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The Tricorno Park

The Tricorno National Park surrounds the highest peak of the Slovenian Julian Alps, towering imposingly over the Vrata Valley. The great, majestic domed summit, which is visible from most of the other Julian peaks, is best viewed from Sella Sovatna, the pass separating the Kriz and Stenar mountains from Bovski Gamsovec. The Tricorno has an important place in ancient Slovenian mythology. Its Slovenian name Triglav, meaning Three Heads, refers not to its shape, but to the lord of water, air and earth. Many legends are associated with it, such as the story of Zlatorog, the mythical ibex with the golden horns, published in 1868 by Karl Deschmann at Ljubljana.

The first ascent to the summit was made by Lorenz Willonitzer, Rozic, Matthaus Kos and Lukas Koroscek in 1778. "...They left from Bejo Polje at dawn on 26 August. Travelling first to the left, and then in a diagonal line from south west to north east, they reached Suhi Plas in five hours, from where Willonitzer, a surgeon, claimed to have spotted the Laibach Plain and the Mojstrana Valley. He wrote to Baron Zois that it was a dreadful sight to look down into that terrifying abyss. The long-lying snow appeared green to his eyes, and he also noticed a gushing spring from which the water emerged with a great roar. The climbers left the grassy clearing and made their way up westbound to the Krederza ridge, arriving below the last horn of Triglav in little more than an hour. It seems that the path, at some points, was no wider than a pair of shoes, and had a surface of splintered rock fragments. Willonitzer and his companions paused when they reached the third horn. They estimated that they could arrive at the summit in three quarters of an hour and, after gathering their spirits, eventually reached it along the crest of the northern ridge. They were fortunate to meet favourable weather, with no wind and bearable cold temperatures. Willonitzer found that the summit was wide enough to accommodate around thirty people. There was no sign of previous human visitors..."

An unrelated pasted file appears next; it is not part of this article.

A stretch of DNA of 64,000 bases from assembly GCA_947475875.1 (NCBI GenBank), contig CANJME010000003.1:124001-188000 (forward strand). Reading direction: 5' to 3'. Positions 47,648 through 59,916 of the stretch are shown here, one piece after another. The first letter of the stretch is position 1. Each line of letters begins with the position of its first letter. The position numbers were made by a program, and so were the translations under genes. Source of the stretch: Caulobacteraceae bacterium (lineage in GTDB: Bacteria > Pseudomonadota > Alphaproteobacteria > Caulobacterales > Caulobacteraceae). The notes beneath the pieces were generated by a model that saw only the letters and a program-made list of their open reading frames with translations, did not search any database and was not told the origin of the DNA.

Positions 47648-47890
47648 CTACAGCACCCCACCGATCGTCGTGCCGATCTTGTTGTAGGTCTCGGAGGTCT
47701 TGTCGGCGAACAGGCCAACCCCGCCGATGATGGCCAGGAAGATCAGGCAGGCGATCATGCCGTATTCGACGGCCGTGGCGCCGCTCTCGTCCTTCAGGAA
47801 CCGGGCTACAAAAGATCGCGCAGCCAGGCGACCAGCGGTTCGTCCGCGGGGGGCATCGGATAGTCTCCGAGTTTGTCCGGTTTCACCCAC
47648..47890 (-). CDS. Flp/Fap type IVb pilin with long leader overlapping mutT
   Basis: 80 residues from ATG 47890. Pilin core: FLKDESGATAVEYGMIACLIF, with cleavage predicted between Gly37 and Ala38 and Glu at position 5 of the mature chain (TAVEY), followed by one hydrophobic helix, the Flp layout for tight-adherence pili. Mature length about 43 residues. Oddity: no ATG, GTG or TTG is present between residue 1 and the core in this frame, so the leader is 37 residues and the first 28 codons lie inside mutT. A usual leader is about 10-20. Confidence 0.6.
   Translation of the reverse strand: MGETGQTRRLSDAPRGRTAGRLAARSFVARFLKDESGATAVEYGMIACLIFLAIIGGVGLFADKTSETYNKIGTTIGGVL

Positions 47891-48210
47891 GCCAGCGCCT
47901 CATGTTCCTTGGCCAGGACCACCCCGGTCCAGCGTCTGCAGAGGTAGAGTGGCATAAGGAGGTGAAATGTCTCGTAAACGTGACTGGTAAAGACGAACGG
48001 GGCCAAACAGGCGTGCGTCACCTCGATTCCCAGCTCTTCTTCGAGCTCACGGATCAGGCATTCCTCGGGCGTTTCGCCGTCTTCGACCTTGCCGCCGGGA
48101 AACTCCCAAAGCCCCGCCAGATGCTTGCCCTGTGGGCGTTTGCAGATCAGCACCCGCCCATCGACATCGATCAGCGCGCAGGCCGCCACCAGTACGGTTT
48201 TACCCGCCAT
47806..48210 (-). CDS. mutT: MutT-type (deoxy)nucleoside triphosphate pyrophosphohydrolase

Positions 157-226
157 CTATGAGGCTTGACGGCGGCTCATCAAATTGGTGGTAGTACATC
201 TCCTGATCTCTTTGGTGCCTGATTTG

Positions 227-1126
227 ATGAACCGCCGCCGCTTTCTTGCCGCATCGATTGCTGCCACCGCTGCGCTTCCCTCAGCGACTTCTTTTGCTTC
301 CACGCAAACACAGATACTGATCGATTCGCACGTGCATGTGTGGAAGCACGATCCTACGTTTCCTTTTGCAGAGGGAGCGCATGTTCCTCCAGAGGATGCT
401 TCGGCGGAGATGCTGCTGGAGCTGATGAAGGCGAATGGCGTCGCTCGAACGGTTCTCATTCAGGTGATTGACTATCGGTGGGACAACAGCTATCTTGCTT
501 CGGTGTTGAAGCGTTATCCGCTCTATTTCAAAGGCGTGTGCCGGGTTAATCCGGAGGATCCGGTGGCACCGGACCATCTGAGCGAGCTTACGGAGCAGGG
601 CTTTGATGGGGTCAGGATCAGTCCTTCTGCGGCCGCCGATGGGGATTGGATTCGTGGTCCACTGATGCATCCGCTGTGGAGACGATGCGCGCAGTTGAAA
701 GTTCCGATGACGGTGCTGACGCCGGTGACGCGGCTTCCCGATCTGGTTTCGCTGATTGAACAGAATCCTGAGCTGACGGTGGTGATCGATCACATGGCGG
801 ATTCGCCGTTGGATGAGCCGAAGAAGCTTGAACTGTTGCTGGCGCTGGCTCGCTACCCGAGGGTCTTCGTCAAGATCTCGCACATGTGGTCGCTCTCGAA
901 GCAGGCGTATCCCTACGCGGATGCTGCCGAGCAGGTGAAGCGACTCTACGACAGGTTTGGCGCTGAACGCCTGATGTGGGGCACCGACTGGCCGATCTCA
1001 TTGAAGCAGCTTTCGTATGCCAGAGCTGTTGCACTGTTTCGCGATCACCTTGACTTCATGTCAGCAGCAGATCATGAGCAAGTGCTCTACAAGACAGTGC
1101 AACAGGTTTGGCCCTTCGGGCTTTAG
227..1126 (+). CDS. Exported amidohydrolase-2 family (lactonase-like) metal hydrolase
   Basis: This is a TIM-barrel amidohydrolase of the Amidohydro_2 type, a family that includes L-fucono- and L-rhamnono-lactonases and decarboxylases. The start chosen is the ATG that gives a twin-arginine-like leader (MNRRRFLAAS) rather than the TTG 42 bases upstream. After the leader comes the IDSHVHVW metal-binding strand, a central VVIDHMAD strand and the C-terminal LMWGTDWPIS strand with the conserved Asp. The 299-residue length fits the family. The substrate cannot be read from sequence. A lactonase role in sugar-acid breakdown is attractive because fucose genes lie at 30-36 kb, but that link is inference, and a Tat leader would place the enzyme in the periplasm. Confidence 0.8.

This was the account of a contemporary of these first climbers.

Julius Kugy, renowned as a botanist, climber and writer, made his first ascent in 1875, and made the first climb of the west face in 1881.

The carsic basin between the crest and the flanks of the north wall once contained a small glacier, now much reduced in size.

From Rudno Polje (1345 metres), near a barracks building, climb the track up to the ski lifts. A little further on, take the path which rises up Zlata Voda, through some rather steep stretches, to Studorski Preval (1892 metres) (h 2).

From here you descend a little and then proceed along a level stretch to the Vodnikov Dom refuge (1817 metres) (h 1/ 3).

Follow a path crosswise to Konjski Preval (2020 metres). Leave the path to the left that leads to Dom Planika, and head upwards. You soon reach another fork. Turn left off the path to Kredarica, and continue northwest on a path (with protected stretches) to Triglavski Dom (2515 metres), the highest Alpine refuge in Slovenia (h 2.30). Take the short descent to the pass, which is the starting point of the climb (on scree and rock provided with rungs, steps, and some sections with cable assistance) leading to Mali Triglav – Piccolo Tricorno (2725 metres). You now follow a very exposed crest – sometimes called the porcupine’s back - that is equipped with cable assistance and leads to the summit with its characteristic little metal tower (h 1.15/6.15).

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